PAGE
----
The Future of the Rescue Agreement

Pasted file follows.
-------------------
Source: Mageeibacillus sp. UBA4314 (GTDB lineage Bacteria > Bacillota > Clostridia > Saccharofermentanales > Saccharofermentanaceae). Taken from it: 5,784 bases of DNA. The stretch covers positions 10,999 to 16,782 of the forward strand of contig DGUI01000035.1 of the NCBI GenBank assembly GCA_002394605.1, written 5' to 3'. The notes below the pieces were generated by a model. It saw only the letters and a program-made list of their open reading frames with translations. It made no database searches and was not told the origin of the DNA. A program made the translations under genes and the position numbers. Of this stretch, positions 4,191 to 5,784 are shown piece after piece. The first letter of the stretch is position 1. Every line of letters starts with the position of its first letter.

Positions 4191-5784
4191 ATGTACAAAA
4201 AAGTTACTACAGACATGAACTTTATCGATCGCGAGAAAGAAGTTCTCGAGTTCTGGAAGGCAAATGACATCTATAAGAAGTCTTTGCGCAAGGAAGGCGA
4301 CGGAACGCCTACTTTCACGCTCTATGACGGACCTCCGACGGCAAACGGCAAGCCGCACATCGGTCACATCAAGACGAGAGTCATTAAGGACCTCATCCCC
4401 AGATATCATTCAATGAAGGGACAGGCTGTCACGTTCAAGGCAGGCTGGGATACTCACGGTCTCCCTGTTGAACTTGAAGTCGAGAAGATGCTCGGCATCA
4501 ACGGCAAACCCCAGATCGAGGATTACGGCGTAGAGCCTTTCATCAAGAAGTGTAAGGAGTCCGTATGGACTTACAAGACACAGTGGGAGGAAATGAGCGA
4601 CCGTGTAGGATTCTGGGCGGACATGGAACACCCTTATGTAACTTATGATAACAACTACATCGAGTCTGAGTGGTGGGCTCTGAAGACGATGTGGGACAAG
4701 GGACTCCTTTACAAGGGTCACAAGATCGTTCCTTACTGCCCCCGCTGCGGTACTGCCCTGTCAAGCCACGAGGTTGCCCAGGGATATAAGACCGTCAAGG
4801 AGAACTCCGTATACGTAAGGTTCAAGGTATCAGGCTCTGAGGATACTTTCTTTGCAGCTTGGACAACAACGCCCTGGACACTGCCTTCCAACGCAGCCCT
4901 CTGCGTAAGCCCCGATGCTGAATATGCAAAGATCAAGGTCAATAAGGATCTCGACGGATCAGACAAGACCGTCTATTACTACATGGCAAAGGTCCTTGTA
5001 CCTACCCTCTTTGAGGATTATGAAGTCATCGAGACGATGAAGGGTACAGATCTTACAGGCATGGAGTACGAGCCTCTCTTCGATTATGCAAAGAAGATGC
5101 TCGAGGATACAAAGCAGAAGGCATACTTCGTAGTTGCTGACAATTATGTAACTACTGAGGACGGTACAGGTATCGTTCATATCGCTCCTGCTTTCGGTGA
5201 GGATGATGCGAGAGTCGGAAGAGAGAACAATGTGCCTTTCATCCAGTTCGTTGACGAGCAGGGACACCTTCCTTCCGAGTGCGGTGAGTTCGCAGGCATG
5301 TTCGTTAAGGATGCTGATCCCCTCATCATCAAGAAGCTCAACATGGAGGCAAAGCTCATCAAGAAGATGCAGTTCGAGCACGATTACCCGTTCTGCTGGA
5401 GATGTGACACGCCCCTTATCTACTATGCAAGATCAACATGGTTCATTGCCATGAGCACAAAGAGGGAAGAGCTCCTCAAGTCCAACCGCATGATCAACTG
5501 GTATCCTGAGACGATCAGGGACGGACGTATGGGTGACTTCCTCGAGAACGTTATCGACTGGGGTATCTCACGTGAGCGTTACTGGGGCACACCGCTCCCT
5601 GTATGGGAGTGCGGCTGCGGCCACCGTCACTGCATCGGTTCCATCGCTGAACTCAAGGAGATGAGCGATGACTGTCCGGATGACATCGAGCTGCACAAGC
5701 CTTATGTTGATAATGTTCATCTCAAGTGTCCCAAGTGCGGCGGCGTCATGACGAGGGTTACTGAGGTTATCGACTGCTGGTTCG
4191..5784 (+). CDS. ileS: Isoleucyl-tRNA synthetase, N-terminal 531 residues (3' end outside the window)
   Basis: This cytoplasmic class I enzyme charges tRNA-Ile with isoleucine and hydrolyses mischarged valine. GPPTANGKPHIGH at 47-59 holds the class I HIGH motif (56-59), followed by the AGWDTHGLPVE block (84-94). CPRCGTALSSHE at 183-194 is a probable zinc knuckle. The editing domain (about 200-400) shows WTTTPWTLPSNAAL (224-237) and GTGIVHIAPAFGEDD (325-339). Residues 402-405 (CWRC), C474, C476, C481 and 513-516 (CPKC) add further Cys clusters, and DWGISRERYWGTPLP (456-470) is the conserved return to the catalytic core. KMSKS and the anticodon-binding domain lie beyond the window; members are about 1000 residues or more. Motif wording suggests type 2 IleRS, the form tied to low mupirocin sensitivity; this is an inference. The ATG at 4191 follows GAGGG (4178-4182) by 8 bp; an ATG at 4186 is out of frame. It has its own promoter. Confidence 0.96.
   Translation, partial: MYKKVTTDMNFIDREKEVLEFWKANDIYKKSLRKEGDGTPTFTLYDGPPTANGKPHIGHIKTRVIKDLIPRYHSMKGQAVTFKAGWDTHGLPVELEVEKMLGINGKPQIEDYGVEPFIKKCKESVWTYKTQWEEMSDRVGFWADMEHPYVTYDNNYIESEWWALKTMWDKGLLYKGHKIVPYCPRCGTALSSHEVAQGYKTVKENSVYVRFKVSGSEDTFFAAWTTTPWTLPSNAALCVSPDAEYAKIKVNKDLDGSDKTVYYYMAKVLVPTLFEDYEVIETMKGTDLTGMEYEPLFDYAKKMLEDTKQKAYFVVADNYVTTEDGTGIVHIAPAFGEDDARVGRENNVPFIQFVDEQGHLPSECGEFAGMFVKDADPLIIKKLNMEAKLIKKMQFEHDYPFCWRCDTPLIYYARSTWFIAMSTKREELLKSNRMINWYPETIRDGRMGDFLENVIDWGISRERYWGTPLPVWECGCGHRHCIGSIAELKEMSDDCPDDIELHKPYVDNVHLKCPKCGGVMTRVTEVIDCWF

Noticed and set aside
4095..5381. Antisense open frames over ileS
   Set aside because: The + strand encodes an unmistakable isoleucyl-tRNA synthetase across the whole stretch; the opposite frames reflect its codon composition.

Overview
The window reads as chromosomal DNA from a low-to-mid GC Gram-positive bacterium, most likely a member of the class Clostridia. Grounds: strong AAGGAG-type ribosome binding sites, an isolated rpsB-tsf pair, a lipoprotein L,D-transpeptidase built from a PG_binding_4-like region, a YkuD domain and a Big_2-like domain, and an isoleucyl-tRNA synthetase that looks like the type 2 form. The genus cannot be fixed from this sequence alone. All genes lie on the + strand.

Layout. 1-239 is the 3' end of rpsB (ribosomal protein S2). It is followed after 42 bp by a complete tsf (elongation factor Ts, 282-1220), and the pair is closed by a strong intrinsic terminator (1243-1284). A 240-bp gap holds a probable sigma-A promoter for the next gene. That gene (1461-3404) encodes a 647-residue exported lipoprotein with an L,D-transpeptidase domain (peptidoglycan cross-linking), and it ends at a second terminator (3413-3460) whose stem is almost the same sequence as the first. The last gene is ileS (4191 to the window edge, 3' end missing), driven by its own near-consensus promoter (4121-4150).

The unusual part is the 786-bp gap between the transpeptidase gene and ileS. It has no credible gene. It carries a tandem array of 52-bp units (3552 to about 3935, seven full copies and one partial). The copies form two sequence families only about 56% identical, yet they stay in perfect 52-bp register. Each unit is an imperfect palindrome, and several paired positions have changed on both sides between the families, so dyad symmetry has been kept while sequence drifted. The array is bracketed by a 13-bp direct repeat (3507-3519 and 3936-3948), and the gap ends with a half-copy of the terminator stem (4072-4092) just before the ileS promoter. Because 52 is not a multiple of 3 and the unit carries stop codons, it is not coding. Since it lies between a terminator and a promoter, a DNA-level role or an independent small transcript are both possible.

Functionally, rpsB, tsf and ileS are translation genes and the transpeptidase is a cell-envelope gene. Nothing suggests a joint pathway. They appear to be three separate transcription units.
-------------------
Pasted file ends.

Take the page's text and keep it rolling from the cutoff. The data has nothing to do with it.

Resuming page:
There is little to take exception to in either the Rescue Agreement or Article V of the Outer Space Treaty. Both generally conform with basic understandings of humanitarianism towards those in peril. Nonetheless it is worth considering that the Rescue Agreement (and Article V of the Outer Space Treaty) is now fifty years old and was drafted at a time when all astronauts were highly trained government employees, therefore a re-evaluation of the specific provisions may be warranted. Furthermore, the provisions relating to astronauts have never been ‘tested.’ The Rescue Agreement reflects the technology and practice of its time and things have developed, particularly given the impending prospect of private human spaceflight; however, the fundamental principles are sound and remain valid. That said there is a “need for additional appropriate legal rules” to be developed.[19] How exactly to do this is an open question, but it is a pressing concern, whether it is SpaceX, Blue Origin, Virgin Galactic, or someone else commercial human spaceflight is on the verge of becoming a reality. If no proactive action is taken custom will establish norms, although that is not necessarily bad.